After the long winter is over, most home-owners are eager to surround themselves with lots of eye-delighting greenery and bright colorful flowers. If your suburban cottage features a large terrace, why not arrange a small garden as a warm-season exterior decoration of the house?
Terrace Garden: Basic Ideas
The terrace is the intermediate chain link between your house and the garden; therefore, the presence of ornamental plants in this area is a must, according to most USA and UK designers. Decorating the terrace with pot herbs is a major topic that borders on both interior and landscape design. Below are several popular tricks used to introduce the beautiful floral layer into the zone:
- A rim formed from ornamental bushes and shrubs is an excellent way to beautify the extension externally;
- At the base of the terrace you may create a big and bright front flowerbed or a mixed border;
- A stunning decorating method involves surrounding the area with espaliers and let the climbing plants (lianas) entwine them.
- In the territory of the terrace, you can create beautiful arrangements from pot plants: place them on the floor, elevated surfaces or holders, or suspend them from the ceiling (cachepots).
- If the terrace features a wide flight of stairs, select a few most aesthetically appealing flowerpots and place them on the steps.
Choosing The Flowerpots
The modern-day market offers amateur and US professional gardeners every opportunity to show what they’re capable of. From the cheapest plastic boxes to exclusively designed flowerpots and planters, cachepots and baskets – all these variants and combinations thereof can be used in creating the terrace garden of your dream.
Compact containers are the most convenient choice. You can always move them around to create new ornamental arrangements. This will enable you to fairly easily renovate the terrace interior a couple times during the summer season. If the planters are meant to be large and heavy, have a look at wheeled options. Most terrace garden layouts can be implemented with involvement of only four types of pots: round, high-rise square, low-rise square, and rectangular.
When choosing the pots, keep in mind that their depth should be no less than 10 inches. The planter’s bottom must have drainage holes. Worth recalling, for planting an ornamental herb into a pot, cover its bottom with a 1-inch-thick layer of gravel and add another inch of sand – only after that there comes the soil. Once the plant is successfully put into its new home, the soil should remain 1-1.5 inches below the edge of the flowerpot.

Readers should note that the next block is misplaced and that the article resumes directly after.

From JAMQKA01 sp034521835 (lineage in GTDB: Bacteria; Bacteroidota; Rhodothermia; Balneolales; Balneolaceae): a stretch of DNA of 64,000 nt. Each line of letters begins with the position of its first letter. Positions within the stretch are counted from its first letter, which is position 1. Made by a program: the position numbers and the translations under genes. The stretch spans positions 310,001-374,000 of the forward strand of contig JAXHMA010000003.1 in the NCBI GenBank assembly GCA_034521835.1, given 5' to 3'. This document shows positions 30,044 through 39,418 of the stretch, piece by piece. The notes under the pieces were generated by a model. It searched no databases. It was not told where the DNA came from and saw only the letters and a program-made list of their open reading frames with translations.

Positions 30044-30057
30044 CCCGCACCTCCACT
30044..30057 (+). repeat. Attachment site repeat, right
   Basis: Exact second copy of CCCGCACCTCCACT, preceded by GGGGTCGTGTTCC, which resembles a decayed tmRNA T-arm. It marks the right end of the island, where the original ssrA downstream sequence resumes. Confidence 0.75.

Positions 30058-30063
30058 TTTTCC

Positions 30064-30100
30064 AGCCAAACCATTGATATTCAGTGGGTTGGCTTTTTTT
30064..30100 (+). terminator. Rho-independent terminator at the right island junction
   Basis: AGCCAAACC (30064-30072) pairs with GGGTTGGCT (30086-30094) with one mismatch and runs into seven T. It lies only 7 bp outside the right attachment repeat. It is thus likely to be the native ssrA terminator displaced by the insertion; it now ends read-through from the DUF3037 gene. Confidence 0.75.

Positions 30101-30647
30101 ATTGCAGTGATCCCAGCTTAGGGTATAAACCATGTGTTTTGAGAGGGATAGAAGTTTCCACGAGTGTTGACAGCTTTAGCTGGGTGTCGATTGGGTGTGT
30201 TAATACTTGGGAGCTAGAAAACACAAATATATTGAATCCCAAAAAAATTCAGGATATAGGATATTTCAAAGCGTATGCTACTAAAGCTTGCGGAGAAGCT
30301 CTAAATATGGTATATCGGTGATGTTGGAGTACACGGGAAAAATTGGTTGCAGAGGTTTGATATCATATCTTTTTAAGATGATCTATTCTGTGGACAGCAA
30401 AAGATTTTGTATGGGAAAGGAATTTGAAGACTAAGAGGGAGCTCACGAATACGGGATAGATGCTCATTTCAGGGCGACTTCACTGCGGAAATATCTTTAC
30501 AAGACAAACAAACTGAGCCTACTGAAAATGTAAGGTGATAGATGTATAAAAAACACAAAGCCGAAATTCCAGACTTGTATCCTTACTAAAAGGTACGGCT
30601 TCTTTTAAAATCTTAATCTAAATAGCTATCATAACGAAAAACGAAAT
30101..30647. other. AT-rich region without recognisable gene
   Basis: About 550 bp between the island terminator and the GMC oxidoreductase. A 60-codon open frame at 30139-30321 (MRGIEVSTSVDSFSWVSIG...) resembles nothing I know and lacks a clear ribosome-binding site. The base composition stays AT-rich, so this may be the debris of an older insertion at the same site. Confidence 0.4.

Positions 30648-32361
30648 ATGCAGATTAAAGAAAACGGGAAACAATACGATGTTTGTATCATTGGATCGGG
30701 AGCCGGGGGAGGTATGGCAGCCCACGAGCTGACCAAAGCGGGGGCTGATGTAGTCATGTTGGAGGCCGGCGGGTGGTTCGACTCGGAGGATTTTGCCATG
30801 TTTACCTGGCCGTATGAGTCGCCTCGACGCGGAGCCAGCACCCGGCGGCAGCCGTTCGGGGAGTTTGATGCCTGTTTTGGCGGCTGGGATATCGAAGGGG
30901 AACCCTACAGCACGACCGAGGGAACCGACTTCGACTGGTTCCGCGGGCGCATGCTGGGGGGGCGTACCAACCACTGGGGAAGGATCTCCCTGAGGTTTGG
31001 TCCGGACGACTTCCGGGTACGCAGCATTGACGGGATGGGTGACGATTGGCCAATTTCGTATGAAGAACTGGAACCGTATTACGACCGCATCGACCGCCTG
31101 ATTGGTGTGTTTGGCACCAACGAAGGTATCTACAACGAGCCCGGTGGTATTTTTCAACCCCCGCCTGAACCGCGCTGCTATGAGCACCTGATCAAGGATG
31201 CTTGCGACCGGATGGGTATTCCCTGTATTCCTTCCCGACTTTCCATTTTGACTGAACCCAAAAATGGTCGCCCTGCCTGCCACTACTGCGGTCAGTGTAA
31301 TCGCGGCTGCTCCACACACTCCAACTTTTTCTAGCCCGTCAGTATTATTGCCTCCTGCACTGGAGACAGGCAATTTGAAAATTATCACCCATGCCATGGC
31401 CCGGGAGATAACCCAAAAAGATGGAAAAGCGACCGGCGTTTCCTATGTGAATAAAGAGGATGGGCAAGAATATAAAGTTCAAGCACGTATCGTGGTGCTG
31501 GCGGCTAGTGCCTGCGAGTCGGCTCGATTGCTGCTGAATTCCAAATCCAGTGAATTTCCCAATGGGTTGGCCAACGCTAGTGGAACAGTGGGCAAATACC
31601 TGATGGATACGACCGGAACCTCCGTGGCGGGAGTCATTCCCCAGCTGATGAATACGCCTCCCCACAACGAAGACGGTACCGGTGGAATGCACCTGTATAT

Choosing The Plants: General Tips & Recommendations
Avoid creating an “impassable jungle” on the terrace and always keep your garden trim and neat, without compromising on its beauty or your comfort. The plants should not be located in the passage area or prevent you from seeing a guest who is sitting across from you. The presence of decorative flowerpots is not supposed to significantly reduce the amount of free space. If the terrace is really small, your gardening options will probably be limited to climbing plants: espaliers enliven the interior greatly, while occupying little space. When choosing the ornamental plants for your terrace, follow the following rules:
- Select the herbs that comply with your climate conditions and the area’s exposure to sunlight during different times of the day;
- Planning to utilize plants that are known to thrive and expand, leave enough space for them to sprawl;
- Consult the blooming calendar about different species and create an arrangement that preserves its decorative effect throughout the warm season;
- Plants of the same species or the same color should better be planted in small groups, as this will enable you to create spots of a saturated color in your floral arrangements.
- The variety of seasonal plants can be complemented with pot plats intended for in-house growing
Seasonal Plants: Spring-Summer & Summer-Autumn Ideas
Long gone are the times when amateur gardeners used only two or three types of annual ornamental plants for planting in boxes and containers. Nowadays, new species of one-year flowering herbs have been designed and raised specifically for pot planting, as well as a number of plurannual plants that tolerate being planted in boxes. If your terrace is small, rather than encumbering it with an unnecessary number of boxes and pots, pay greater attention to the choice of plants and herbs.
The spring-summer terrace gardening season will benefit from the plants listed below:
- caper spurge hybrids;
- yellow cress hybrids;
- white sedge grass;
- corydalis speciosa;
- tufted pansy;
- creeping loose-strife (two-penny grass);
- esparto needle grass;
- alum root (coral bells);
- doronicum orientale;
- European ivy;
- carnation grass
In the mid-summer, you can remove the spring plants that have ceased to blossom and replace them with the herbs that enter into the blooming phase in fall. A list of autumn ornamental plants for the terrace is provide below:
- citron thyme;
- sage (salvia) hybrids;
- petunia species and hybrids;
- morning glory;
- everlasting (immortelle);
- decorative basil species;
- torch lily;
- phygelius hybrids.